Tuesday, August 01, 2006

9. The Heart: Muscle vs. Vessel

Gregory died on a Saturday. Here is what I have been able to reconstruct about his final hours.

We started that day early. I had to catch a plane. I was going to a convention to promote my new book. A lot of mornings, Gregory and I unwound from our entwined sleep and made love. Not this morning. It was so early that the backs of my eyes felt gritty and grainy. We were doing well to stir.

We showered, and drank a little coffee. Gregory spent the usual time on his hair, progressing through different size picks in front of the mirror to get the right balance of kink and curls. He brought his car around to the front of my condo and loaded my luggage. As I was preparing to lock the door, he said, “Leave your keys here. You won’t need them.” And so I did.

We didn’t talk much on the ride to the airport. That was OK. I was so deeply happy and fulfilled in this relationship. We didn’t need to talk, to fill every void with a rush of words. We could ride in comfortable silence. But at some level, Gregory had felt bad about this, as I would learn later.

Stopping curbside at the airport, Gregory got my luggage from the trunk and placed it on the curb. He pulled me close and kissed me, and wished me a good trip. I remember watching him get back in the car and pull away, always looking forward, never looking back. It was the last time I would see him alive.

That day, as I moved through the convention, Gregory did what he always did on Saturdays, starting this one with breakfast at McDonald’s. I know. Don’t wince. He’d get the scrambled eggs and pancakes and sausage. It was his one junk-food indulgence, and he didn’t do it every week.

From there, he would go to his mother’s house and work most of the day in the yard. There were towering oaks that he would trim and pamper, a lawn to mow and edge, a border of other plants to tend, including grape leaves and the crape myrtle where Mr. and Mrs. Cardinal, as he always called the pairs, had had a nest.

Sometime later in the afternoon, he had stopped in at my condominium to feed the cats. He still had on his yard clothes – he hadn’t yet shaved and dressed for the party he was expecting to attend that evening for a client who was a photographer. He locked my unit and walked toward his own in the same complex. He crossed the courtyard and began to half-walk, half-run up the stairs to his own unit.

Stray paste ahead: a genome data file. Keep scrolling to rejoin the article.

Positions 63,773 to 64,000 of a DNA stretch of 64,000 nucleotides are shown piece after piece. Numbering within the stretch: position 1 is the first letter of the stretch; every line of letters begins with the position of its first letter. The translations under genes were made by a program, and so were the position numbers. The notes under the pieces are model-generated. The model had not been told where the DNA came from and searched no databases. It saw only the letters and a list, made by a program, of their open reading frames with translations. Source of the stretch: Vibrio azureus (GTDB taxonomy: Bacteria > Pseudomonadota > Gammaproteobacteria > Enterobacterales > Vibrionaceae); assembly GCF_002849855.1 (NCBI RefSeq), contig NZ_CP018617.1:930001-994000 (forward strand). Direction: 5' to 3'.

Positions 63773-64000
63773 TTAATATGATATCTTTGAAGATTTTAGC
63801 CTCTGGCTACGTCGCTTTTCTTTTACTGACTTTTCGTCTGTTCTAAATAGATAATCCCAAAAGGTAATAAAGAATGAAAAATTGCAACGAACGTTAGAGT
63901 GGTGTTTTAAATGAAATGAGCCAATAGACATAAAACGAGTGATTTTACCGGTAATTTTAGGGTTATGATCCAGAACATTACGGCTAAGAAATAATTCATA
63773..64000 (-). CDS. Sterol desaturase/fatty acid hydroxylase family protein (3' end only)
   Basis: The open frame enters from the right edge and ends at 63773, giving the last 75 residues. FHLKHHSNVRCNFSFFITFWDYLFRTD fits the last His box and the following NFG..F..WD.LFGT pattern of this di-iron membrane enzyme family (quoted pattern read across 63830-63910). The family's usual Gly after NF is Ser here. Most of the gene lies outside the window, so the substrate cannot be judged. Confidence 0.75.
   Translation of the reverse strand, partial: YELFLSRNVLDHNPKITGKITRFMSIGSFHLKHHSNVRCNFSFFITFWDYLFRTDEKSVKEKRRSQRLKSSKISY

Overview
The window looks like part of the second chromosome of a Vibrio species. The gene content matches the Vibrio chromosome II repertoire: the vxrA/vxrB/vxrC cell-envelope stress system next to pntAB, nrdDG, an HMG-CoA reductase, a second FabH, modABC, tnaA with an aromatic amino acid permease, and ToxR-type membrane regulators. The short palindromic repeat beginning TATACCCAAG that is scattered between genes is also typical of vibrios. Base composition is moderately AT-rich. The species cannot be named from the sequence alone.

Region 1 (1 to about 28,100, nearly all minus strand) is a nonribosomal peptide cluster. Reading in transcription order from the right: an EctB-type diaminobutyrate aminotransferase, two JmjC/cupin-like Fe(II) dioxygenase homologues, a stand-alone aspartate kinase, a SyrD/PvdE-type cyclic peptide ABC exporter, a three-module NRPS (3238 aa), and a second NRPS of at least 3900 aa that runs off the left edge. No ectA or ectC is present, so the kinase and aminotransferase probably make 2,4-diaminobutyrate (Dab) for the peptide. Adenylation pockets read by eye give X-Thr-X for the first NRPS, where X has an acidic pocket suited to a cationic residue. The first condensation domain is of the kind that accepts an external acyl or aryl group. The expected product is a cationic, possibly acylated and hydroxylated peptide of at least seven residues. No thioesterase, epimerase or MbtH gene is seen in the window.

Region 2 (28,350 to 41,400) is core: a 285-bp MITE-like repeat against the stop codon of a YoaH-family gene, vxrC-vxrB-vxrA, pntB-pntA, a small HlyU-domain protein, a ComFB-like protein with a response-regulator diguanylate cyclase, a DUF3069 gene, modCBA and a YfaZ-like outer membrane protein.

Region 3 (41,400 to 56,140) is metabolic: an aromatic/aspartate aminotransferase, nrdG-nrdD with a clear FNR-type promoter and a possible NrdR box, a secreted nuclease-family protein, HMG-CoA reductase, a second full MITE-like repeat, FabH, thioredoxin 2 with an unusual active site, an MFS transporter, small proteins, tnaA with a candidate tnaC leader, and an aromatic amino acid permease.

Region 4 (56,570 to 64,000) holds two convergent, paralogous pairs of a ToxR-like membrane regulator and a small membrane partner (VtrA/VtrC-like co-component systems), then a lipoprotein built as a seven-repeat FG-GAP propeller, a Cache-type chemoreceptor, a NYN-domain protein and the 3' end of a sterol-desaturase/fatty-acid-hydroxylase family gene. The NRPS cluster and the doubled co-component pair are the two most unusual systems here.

He made it just to the top, where he gasped, grabbed his chest, and fell. Two co-eds and a neighbor from nearby units saw him fall. One went to his side; the others called an ambulance. It got there quickly. Gregory was hustled away to the hospital, where they worked on him for several hours. To no avail. They could not revive him.

I believe Gregory died at the top of those stairs. He had one thing in his hand as stumbled and fell: the key to my unit. It was on a Perrier-Jouet Champagne keychain we had gotten at a wine event.

How do I know he was coming from my unit that day, and not just going to it? Because on the following Monday night when I came home and first found out that he had died, at the end of the evening spent huddled with a close friend and my son, when I finally said goodbye and dragged myself alone up the stairs to my bedroom, to the bed where I had last slept next to Gregory's warm, living flesh, I looked up to see on my chest of drawers an envelope addressed to me in his handwriting.

I slid the card out. It was a fool-the-eye image from Claude Monet of two men in a gondola in Venice. Inside, Gregory had written: “…flesh and blood needs flesh and blood and you’re the one I need.* …I apologize for slugging you with my frustrations. Hopefully, it won’t happen again. Love, G. *Johnny Cash and me.”

Well. He was right about one thing. It didn’t happen again.

A heart attack may seem like a sudden event. But it is not. When coronary arteries narrow and clog to the point of choking off their own life-giving blood, it is merely the climax of a slow-motion drama that has been shaped atom by atom and cell upon cell for years.

The heart may be strong muscle, but it is also a tender place – a place where many of us hold ourselves and our hurts away from the world as if, by shielding them from all eyes (including our own), our hurts will somehow evaporate and disappear.

I used to place my head on Gregory’s chest and listen to the slow, steady tha-tump, tha-tump of his heart, secure in its strong, unceasing rhythm. I thought I knew what that heart held, thought I had some sense of the wear and tear it had endured, both as muscle and vessel.

But this precious heart held vastly more than I had supposed.


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